More than two months after Israel approved the entry of construction materials for humanitarian projects in Gaza as part of the loosening of its blockade of the coastal enclave, only a tiny fraction of the needed materials have arrived.
Projects to build schools, health clinics, housing units, and water distribution sit idle as the UN agencies administering them wait for cement, steel, and other construction materials, highlighting the lack of reconstruction progress in Gaza despite Israel’s promise in June to allow such projects to go forward.
Illustrating just how far behind Gaza is, the projects in limbo are ones that were suspended in 2007 when Hamas took control of Gaza. They don’t even begin to address new needs that have arisen since then from population growth, infrastructure deterioration, and the destruction from Israel’s offensive in the Palestinian territory that ended in January 2009.
“The scale of the need, when measured against the capacity at the current crossing points, just tells you it's still going to be wholly and totally inadequate,” says John Ging, head of the United Nations Relief and Works Agency for Palestine Refugees in the Near East (UNRWA), the main UN agency in Gaza. “The accumulation of many years of underdevelopment here every year becomes worse. We have exhausted all of the arrangements to try to cope.... It’s the ordinary people who are suffering as a consequence.”
A report released last week by 21 international organizations, including Amnesty International and Oxfam, said that little has changed on the ground in Gaza since Israel announced in June that it would ease its blockade of the territory. While Israel said it would allow more construction materials into Gaza under the new policy, the reality has been an increase in food and consumer goods coming into Gaza, but little increase in construction materials.
The start of the blockade
Israel, along with Egypt, imposed its blockade on Gaza in 2007 in the wake of Islamist group Hamas’s takeover of the coastal enclave. Israel, which considers Hamas a terrorist organization, decided to ease the siege after nine people were killed in Israel’s raid on a flotilla attempting to break the blockade on May 31.
Though the policy change was announced in June, Israel notified UNRWA and the United Nations Development Program (UNDP) in early October that it had decided to allow construction materials into Gaza for only 7 percent of the projects the UN wanted to resume – nine UNDP projects and 25 UNWRA projects.
Since then, UNRWA has received 562 truckloads of building materials, while it estimates it needs 3,000 more to complete the 25 projects. The UNDP has received no construction materials. The UN estimates that a total of 670,000 truckloads of construction materials are needed to meet Gaza’s needs. According to the report, about 715 truckloads per month have been delivered to Gaza since Israel announced its policy change, which is about 11 percent of pre-blockade levels.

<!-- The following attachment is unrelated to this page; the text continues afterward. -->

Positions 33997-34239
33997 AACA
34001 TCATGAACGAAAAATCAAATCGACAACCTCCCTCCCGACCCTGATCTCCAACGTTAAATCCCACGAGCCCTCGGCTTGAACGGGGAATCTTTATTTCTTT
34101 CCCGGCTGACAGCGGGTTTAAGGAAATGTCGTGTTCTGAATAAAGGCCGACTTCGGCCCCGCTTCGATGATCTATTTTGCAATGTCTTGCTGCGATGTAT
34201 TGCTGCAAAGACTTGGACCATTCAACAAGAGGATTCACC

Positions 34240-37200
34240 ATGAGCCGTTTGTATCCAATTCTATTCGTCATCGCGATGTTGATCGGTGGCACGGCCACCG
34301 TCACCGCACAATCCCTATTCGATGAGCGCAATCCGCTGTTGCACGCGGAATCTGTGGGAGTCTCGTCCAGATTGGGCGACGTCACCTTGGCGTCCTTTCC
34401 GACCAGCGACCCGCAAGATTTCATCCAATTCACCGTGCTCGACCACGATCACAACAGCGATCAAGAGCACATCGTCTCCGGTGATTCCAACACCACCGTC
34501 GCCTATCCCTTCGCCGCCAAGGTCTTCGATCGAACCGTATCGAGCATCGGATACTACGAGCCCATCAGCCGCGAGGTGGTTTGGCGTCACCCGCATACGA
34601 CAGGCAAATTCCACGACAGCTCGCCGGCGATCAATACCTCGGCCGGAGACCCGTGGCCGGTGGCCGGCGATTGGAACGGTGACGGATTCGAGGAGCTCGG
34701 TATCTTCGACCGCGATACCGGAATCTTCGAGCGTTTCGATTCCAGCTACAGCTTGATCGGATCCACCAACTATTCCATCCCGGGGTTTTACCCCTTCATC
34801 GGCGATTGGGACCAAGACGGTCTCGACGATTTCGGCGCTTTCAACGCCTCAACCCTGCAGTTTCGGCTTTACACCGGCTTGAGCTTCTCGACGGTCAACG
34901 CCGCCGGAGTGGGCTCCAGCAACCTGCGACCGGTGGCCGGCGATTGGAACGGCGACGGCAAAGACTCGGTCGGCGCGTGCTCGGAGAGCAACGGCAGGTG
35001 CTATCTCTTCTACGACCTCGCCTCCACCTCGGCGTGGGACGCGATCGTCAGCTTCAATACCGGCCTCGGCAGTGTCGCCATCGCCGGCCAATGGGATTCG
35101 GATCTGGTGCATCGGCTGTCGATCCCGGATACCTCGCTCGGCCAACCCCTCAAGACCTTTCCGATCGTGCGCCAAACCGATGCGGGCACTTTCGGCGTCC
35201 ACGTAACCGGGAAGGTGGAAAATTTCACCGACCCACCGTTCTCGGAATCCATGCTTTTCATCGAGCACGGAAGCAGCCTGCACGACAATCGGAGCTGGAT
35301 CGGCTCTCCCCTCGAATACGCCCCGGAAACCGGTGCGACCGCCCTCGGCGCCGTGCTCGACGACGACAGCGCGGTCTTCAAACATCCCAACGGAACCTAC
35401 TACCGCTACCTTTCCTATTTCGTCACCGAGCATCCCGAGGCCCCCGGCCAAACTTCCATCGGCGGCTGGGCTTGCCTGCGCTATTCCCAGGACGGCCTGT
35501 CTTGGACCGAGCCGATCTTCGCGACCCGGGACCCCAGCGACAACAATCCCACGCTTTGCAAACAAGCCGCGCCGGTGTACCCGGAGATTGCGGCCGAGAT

Major Guy Inbar, spokesman for Israel’s Coordinator of Government Activity in the Territories (COGAT), says delivery of construction materials has been delayed because Israel was waiting for the UN agencies to finish their contracts and tenders for the projects. Between 20 and 50 percent of trucks coming into Gaza carry building materials, and the number of truckloads into Gaza has increased by 92 percent since June, he said.
Ms. Darwish says the UNDP has completed all of its contracts, the projects are fully funded, and contractors are standing by to begin construction as soon as the materials arrive.
Israel tightly controls the imports of building materials into Gaza because it fears they could be used by militants to build fortifications or attack Israel. It has required the UN to monitor all of the building supplies entering Gaza to ensure they do not fall into the hands of Hamas or militants. That has contributed to the sluggish pace of entry.
But Mr. Ging says militants can easily get their hands on building supplies in Gaza because of the smuggling tunnels on the border with Egypt. Hundreds of tons of cement are smuggled into Gaza through the tunnels every month. If the UN were willing to use smuggled goods, it could easily complete its projects, he says.
“Those who are saying it might fall into the wrong hands know perfectly well that cement is coming into Gaza through the tunnels,” he says. “It just flies in the face of all logic and it also flies in the face of all honesty in the way this is being dealt with. We are being prevented from building schools ... on the basis of a dishonest argument that is undermined by the fact that cement is coming in through the tunnels.”
Inbar says the tunnels don’t negate Israel’s need to make sure the legally imported supplies don’t fall into the hands of Hamas. “I can't control the tunnels,” he says, adding that the cement brought through them is of much lower quality than legally imported cement. “That doesn't mean that I have to cooperate with them, and help them to get more. It's not our obligation to help Hamas get this stuff.”
UNRWA says that 40,000 Gazan children have been turned away from its schools because it does not have the room for them. Its classrooms already operate on double shifts because of the crowding. UNWRA has not been able to build a new school in four years in Gaza, where 80 percent of the population depends on aid and unemployment is 40 percent.